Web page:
Michigan and the Great Lakes

The Changing Environment of Northern Michigan

A Century of Science and Nature at the University of Michigan Biological Station
Knute J. Nadelhoffer, Alan J. Hogg, Jr., Brian A. Hazlett, editors

One hundred years of scientific study of wildlife and environmental change at the University of Michigan Biological Station


Northern Michigan is undergoing unprecedented changes in land use, climate, resource extraction, and species distributions. For the last hundred years, the University of Michigan Biological Station has monitored these environmental transformations. Stretching 10,000 acres along Burt and Douglas Lakes in the northern Lower Peninsula and 3,200 acres on Sugar Island near Sault Ste. Marie, Michigan, the station has played host to nearly 10,000 students and a steady stream of top scientists in the fields of biology, ecology, geology, archeology, and climatology.

The Changing Environment of Northern Michigan collects essays by some of these scientists, who lead readers on virtual field trips exploring the history of people and science at the station itself, the relations of indigenous people to the land, the geophysical history of the region, characteristics of terrestrial and aquatic ecosystems, key groups of organisms and their relations to local habitats, and perspectives on critical environmental challenges of today and their effects on the region. Accompanying the chapters are color illustrations and photographs that bring the station's pristine setting to life.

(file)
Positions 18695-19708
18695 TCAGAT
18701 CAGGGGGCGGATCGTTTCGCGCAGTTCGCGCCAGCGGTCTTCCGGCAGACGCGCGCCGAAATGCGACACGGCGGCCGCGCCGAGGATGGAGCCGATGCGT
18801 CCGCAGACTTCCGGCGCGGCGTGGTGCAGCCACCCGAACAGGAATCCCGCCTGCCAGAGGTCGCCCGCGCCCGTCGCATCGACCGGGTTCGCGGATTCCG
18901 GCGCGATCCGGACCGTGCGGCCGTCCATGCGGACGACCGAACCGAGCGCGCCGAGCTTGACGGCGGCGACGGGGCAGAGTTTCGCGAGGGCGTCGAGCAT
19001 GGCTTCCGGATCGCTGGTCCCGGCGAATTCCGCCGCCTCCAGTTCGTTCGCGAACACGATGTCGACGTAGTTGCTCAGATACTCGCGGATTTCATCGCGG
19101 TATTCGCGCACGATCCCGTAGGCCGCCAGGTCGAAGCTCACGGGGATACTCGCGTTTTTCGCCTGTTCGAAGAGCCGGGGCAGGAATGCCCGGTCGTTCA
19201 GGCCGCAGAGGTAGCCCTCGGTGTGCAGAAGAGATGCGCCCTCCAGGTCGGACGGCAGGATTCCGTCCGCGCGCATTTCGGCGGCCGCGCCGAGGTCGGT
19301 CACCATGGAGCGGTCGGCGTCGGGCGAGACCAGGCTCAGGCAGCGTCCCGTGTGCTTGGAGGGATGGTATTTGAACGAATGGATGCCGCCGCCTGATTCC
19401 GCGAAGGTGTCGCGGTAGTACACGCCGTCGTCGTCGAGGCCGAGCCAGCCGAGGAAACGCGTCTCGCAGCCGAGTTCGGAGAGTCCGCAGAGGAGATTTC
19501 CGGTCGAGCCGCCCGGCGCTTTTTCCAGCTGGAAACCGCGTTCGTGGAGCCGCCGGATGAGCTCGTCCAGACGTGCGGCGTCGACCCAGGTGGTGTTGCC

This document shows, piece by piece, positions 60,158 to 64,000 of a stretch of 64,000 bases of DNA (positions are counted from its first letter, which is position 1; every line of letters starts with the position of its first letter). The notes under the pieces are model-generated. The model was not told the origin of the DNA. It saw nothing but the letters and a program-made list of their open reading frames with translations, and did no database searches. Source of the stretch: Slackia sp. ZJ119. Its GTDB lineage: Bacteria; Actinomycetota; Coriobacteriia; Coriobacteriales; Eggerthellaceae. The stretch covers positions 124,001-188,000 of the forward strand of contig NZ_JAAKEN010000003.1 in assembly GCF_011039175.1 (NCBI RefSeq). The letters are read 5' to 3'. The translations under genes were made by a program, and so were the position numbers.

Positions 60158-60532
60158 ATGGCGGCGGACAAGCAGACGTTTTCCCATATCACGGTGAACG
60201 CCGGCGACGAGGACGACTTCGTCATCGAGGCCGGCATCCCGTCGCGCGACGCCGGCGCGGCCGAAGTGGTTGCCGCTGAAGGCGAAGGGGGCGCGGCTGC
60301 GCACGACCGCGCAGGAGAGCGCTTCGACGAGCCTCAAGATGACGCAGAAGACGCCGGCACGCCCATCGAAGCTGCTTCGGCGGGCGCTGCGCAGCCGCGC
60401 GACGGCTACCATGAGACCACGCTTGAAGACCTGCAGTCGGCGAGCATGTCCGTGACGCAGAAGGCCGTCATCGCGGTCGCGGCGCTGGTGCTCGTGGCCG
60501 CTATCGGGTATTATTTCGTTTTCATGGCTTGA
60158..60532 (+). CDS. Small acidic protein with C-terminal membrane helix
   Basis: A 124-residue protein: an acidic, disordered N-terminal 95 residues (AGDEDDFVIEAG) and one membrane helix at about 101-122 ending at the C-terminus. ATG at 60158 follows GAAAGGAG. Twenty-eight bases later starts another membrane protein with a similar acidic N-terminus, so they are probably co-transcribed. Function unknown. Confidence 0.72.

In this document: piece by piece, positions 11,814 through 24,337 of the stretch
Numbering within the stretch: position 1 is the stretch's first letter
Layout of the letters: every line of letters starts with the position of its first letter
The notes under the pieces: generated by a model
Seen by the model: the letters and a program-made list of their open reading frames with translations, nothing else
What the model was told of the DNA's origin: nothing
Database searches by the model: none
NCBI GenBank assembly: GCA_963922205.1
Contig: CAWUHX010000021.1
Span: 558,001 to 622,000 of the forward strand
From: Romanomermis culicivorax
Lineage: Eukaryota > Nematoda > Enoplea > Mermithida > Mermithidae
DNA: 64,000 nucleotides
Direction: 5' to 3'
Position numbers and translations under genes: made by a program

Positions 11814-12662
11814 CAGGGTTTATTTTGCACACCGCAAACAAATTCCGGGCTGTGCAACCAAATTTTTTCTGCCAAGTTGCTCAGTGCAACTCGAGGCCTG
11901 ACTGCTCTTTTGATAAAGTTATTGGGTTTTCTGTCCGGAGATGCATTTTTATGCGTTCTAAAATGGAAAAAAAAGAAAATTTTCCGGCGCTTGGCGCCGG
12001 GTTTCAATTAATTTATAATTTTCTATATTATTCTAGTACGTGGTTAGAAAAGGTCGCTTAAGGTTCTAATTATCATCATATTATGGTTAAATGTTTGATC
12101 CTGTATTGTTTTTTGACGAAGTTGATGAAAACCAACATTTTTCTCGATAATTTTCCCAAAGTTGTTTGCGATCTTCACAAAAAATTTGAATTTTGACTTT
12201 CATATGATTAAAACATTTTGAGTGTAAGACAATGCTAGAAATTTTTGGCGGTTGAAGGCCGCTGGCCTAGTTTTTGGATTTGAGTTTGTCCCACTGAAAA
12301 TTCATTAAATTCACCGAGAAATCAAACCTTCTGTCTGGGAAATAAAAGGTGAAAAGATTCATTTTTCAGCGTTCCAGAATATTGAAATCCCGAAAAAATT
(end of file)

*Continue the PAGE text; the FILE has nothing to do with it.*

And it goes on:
Like the station itself, the book provides a solid background for better appreciating the relationships among living and nonliving parts of northern Michigan, for anyone interested in exploring the region's forests, fields, and wetlands; wading or paddling down its rivers; or swimming or floating across its lakes.

Cover photographs: Yellow corydalis (courtesy Edward G. Voss); northern leopard frog (courtesy Carol Geake); ovenbird (© Roger Eriksson); Indian pipe (courtesy Marilynn Smith); swamp (courtesy Robert Pillsbury).

Knute J. Nadelhoffer is Director of the University of Michigan Biological Station and Professor of Ecology and Evolutionary Biology at the University of Michigan.

Alan J. Hogg, Jr. , teaches science writing at the University of Michigan as a faculty member of the Sweetland Writing Center. His Ph.D. research explored the effects of ozone and nitrogen oxides on University of Michigan Biological Station forests.

Brian A. Hazlett is Professor Emeritus of Zoology at the University of Michigan.

Praise / Awards

  • "These case studies are especially pertinent to environmental historians and historical geographers of Michigan and the entire Great Lakes region, and they are equally useful to scholars who want to compare and contrast ecosystems of different regions and different time periods."
    —Matthew D Bloom, Concordia University Texas